When facing new projects or policy in the workplace, employees are sometimes hesitant and resistant to welcome any new changes at work, especially it affects their workflow. In order to know how your employees will react with upcoming changes and new projects, you need to devise ways to prepare your leadership team and your employees to embrace these changes.

Consider doing these before introducing any changes or new projects in your Company

1. Classify the type of team members who are working for you. Find out what dispositions your employees belong to:

  • Optimistic– individuals who can see every situation to be positive
  • Pessimistic– team members who tend to see more of the negative
  • Doer– employees who just follow suit whatever new tasks management gives them
  • Analytical– analyzes and tries to understand situations before deciding or making any actions
  • Organized– ability to organize everything and plan an approach to adapt to upcoming changes
  • Supportive– abides with the company management’s policies
  • Vision Oriented– discerns their career path and the future of the organization

Employees naturally fall into any of these categories. As an Employer, it would make a huge difference if you can recognize each of your team members under which types they belong to. You can classify them according to the reactions and level of interests that they express when new projects are being given to them. Once you know which of them belong to these types, it will be easier to predict the reactions that they will have, which you can prepare for. For example, if you have  an ‘Analytical’ employee, the proper way to convince him/her is to share more details about the project so they can plan their approach.

2. Be transparent and positive about the future. Let everyone know about your plan even to those who are not part of the decision making body. Letting everyone know about company events and upcoming changes will create a positive impression in the workplace. Tell employees that there are positive changes that are going to happen to make them look forward to the future. Letting everyone know about your plan, even the ones in the lowest heirarchy in the organization, will help lift their spirits up. One good example is the Apollo mission launched by NASA during the 1960’s; even the janitor knew what the goal was- which was to land on the moon.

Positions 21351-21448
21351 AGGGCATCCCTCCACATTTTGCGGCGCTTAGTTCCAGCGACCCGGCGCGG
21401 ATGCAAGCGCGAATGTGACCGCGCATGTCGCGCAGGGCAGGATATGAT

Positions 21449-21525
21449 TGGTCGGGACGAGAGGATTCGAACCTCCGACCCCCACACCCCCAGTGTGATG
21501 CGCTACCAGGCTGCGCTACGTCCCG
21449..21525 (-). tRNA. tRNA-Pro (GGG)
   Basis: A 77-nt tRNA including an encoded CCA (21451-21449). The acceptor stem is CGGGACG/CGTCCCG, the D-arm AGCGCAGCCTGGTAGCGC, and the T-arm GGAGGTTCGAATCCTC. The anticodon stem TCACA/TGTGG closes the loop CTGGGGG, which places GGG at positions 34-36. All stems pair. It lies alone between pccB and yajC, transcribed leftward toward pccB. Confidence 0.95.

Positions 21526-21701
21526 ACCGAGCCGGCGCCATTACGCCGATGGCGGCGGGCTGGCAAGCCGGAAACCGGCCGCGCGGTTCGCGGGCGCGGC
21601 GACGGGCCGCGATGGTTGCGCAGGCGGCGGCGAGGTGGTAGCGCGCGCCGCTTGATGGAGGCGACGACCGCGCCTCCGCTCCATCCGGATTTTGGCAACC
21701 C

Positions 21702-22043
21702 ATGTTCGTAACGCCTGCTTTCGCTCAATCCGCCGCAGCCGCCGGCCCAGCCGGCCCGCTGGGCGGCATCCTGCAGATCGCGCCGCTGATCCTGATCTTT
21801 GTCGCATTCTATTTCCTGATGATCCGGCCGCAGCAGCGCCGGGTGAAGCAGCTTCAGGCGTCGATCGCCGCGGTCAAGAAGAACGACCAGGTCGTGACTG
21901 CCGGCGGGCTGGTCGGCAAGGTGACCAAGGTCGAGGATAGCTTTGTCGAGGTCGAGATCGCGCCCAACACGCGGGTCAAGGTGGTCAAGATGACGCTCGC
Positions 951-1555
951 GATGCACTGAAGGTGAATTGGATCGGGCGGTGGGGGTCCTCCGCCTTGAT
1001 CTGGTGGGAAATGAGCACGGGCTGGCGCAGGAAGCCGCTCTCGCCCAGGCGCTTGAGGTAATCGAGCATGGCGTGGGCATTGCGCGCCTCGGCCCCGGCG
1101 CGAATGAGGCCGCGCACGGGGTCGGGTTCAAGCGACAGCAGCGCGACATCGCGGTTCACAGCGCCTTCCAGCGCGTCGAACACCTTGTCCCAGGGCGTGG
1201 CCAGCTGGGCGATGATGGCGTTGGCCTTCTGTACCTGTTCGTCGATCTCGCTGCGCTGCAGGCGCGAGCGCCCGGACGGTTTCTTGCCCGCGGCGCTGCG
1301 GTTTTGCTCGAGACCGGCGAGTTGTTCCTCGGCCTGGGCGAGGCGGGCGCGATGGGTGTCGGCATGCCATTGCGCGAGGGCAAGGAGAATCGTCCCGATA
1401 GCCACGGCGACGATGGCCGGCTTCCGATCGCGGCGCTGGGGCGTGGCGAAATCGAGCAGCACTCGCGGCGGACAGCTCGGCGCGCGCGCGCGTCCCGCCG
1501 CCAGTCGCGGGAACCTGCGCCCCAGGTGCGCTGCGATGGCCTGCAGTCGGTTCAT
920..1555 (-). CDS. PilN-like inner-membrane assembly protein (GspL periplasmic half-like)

3. Let them ask the question, “WHAT’S IN IT FOR ME?” If they can answer this question with enthusiasm, you can be assured that your employees will be doing their part with minimal supervision and hardly any resistance. It should be in the best interest of the employee. Not only does it need to be exciting for them, they also need to clearly see what they’ll gain out of the efforts they’ll put in.

4. The clearer they see the goal, the better they can perform. Let them pick the projects or the tasks for themselves if you can. Employees who committed to finish projects or tasks will do it. Ask for their commitments to complete their tasks and roles in the project. If possible, allow them to choose the time and deadlines so they can accomplish even more. Giving them some degree of control over what they are doing allows them to be more responsible. Observe them from a distance and later on you can provide them with the necessary feedback.

Some employers are heavy on giving praise which you could also do. Give them proper feedback a job well done and constructive feedback if they don’t arrive with expected results. Make your team feel important and proud of belonging to your organization. This further solidifies their commitment and their involvement; which makes them better employees for your organizations.

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